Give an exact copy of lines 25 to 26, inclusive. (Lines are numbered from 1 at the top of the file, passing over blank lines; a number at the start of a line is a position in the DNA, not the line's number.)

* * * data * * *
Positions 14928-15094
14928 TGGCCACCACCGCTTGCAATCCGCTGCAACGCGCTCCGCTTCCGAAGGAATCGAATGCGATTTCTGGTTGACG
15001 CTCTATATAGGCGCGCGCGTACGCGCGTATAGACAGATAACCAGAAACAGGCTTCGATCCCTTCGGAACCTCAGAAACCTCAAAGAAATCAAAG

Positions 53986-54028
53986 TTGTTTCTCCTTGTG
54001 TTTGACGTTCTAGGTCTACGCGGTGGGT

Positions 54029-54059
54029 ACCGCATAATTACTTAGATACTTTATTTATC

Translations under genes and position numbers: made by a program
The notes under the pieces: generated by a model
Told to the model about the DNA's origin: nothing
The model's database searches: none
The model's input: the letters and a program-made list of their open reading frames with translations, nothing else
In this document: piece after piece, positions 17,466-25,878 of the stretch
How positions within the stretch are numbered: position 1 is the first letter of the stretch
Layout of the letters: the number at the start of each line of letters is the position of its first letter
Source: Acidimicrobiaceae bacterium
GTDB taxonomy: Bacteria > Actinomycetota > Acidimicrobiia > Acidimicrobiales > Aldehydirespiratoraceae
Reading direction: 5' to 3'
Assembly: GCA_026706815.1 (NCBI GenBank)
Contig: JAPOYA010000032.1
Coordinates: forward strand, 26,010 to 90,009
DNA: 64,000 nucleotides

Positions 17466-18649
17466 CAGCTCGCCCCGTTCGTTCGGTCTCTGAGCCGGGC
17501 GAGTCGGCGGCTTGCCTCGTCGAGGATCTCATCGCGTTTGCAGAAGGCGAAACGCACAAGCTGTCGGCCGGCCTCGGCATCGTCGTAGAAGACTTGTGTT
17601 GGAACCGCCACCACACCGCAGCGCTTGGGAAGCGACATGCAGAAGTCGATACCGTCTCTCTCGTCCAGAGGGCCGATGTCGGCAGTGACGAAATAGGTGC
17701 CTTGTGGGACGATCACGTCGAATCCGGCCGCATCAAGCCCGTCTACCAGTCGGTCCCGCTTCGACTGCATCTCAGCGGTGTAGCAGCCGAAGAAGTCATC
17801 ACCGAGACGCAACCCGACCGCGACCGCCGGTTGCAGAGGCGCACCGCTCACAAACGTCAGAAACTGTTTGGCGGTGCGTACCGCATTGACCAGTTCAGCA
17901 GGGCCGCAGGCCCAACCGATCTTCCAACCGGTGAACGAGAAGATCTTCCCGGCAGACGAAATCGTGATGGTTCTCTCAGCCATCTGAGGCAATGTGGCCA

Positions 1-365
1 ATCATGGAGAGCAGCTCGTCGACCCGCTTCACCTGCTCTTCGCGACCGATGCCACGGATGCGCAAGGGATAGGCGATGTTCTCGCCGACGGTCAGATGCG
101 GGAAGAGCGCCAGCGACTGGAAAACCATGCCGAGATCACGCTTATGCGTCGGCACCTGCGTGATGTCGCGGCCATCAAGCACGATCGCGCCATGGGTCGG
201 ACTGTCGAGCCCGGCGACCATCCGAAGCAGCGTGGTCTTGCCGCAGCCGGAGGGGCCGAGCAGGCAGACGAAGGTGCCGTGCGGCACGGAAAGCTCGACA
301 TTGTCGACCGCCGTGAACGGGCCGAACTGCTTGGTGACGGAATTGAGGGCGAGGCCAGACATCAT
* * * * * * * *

17466 CAGCTCGCCCCGTTCGTTCGGTCTCTGAGCCGGGC
17501 GAGTCGGCGGCTTGCCTCGTCGAGGATCTCATCGCGTTTGCAGAAGGCGAAACGCACAAGCTGTCGGCCGGCCTCGGCATCGTCGTAGAAGACTTGTGTT